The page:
Live Reading: On Kawara, “One Million Years”
ONE MILLION YEARS: Past
With the work One Million Years, Kawara opposes human awareness of the day, which conditions most of his other work, to an almost unimaginable measure of past and future time.
One Million Years began as a group of twenty-four works, twelve spanning past millennia and twelve spanning the future. Respectively titled One Million Years: Past and One Million Years: Future, each work comprises ten binders containing, in total, two thousand pages of text. Years are allocated five hundred per page, in ten columns and fifty rows. To create One Million Years, Kawara devised a cut-and-paste method in which columns of single digits could be glued to grids of numbers that had already been typed. A page listing dates from 500 to 1 BC could readily be adapted to make one listing the years 1500 to 1001 BC, and so on. Final sheets were photocopied to conceal glued areas, then fit in transparent plastic sleeves and bound in individually boxed volumes. The years represented vary from work to work. The Past works were created in 1970 and 1971, and their lists end with the year prior to which they were assembled; the Future works, produced between 1980 and 1998, begin with the year after they were made. The ten years from 1971 to 1980 are not represented in either body of work.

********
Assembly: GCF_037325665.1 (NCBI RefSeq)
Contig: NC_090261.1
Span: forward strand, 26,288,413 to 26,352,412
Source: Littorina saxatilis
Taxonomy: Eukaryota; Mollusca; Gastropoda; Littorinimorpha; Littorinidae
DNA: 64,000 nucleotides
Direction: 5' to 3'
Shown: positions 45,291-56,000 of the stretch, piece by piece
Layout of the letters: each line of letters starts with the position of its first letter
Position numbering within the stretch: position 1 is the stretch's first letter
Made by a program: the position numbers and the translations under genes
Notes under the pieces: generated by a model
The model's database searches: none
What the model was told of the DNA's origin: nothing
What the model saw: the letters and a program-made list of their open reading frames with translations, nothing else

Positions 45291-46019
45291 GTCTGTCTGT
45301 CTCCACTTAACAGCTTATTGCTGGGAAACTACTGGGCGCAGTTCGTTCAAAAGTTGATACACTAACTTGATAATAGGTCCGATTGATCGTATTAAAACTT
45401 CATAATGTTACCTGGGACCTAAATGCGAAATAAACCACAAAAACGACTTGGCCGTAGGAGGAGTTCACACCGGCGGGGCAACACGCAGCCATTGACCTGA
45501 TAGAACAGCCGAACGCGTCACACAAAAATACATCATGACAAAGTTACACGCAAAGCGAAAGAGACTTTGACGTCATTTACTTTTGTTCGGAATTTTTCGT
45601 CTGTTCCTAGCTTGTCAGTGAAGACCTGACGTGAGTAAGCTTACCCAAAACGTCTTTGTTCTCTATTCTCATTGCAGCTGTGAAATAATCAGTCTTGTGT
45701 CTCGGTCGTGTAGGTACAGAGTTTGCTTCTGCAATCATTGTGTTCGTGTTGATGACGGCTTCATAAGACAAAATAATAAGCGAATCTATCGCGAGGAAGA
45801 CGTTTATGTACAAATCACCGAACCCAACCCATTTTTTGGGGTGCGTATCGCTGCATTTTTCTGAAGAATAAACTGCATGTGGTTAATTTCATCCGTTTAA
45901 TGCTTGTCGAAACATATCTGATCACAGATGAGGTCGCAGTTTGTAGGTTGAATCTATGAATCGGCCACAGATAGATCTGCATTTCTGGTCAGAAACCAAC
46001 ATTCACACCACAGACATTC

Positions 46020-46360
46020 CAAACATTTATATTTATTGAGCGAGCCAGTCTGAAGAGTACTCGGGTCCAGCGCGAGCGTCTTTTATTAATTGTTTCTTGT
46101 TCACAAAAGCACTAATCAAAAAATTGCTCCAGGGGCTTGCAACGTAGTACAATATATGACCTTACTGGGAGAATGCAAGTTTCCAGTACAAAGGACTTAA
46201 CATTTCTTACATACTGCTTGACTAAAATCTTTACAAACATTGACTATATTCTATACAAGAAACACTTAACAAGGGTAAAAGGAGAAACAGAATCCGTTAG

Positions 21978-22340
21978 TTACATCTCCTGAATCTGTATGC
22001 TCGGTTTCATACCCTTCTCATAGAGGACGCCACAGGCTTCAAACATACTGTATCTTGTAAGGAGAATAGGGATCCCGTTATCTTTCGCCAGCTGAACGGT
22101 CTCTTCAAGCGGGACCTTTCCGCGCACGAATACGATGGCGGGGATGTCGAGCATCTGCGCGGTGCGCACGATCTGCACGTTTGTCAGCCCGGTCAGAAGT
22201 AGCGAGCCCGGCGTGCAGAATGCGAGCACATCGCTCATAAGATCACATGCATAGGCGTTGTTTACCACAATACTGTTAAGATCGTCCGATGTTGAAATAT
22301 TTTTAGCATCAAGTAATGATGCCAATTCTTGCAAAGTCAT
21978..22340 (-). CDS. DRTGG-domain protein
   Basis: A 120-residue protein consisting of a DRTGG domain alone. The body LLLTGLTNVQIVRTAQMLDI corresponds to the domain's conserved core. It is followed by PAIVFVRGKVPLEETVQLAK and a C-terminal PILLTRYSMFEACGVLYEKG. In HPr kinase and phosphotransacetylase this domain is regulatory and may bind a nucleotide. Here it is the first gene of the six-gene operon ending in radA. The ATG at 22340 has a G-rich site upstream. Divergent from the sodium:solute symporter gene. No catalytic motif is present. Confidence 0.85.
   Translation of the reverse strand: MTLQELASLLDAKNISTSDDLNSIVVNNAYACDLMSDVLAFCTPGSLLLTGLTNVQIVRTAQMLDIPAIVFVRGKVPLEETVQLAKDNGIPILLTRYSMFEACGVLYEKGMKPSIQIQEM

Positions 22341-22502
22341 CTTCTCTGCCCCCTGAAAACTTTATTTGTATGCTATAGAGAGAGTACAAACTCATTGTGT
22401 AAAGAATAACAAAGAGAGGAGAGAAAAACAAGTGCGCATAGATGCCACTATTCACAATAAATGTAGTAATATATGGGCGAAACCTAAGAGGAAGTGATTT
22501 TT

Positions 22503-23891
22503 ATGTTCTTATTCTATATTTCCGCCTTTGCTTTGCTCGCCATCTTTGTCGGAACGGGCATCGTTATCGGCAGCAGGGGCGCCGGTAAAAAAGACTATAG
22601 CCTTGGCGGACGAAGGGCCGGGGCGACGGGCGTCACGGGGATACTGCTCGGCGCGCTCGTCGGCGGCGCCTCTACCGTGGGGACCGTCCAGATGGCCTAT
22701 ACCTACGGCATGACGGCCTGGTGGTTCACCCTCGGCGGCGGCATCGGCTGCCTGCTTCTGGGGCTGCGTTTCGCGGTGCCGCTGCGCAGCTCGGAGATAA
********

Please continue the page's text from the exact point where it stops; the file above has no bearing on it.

In 1993 Kawara expanded One Million Years to encompass live and recorded readings, which allows the project to be both preserved and perpetuated through public recitation. Since then, One Million Years has been the subject of numerous other live readings and recordings around the world. All readings follow the same format, developed by the artist: readers appear in pairs, one male-identifying reader, who reads odd-number dates, and one female-identifying reader, who reads the even numbers (gender non-conforming readers may choose which set of dates they wish to read). Dates are read from both One Million Years: Past and One Million Years: Future and are always recited in English. Each new session begins where the previous one ended—counting slowly from the past to the present, or from the present into the future—to continue until the contents of all ten volumes of both works have been read aloud.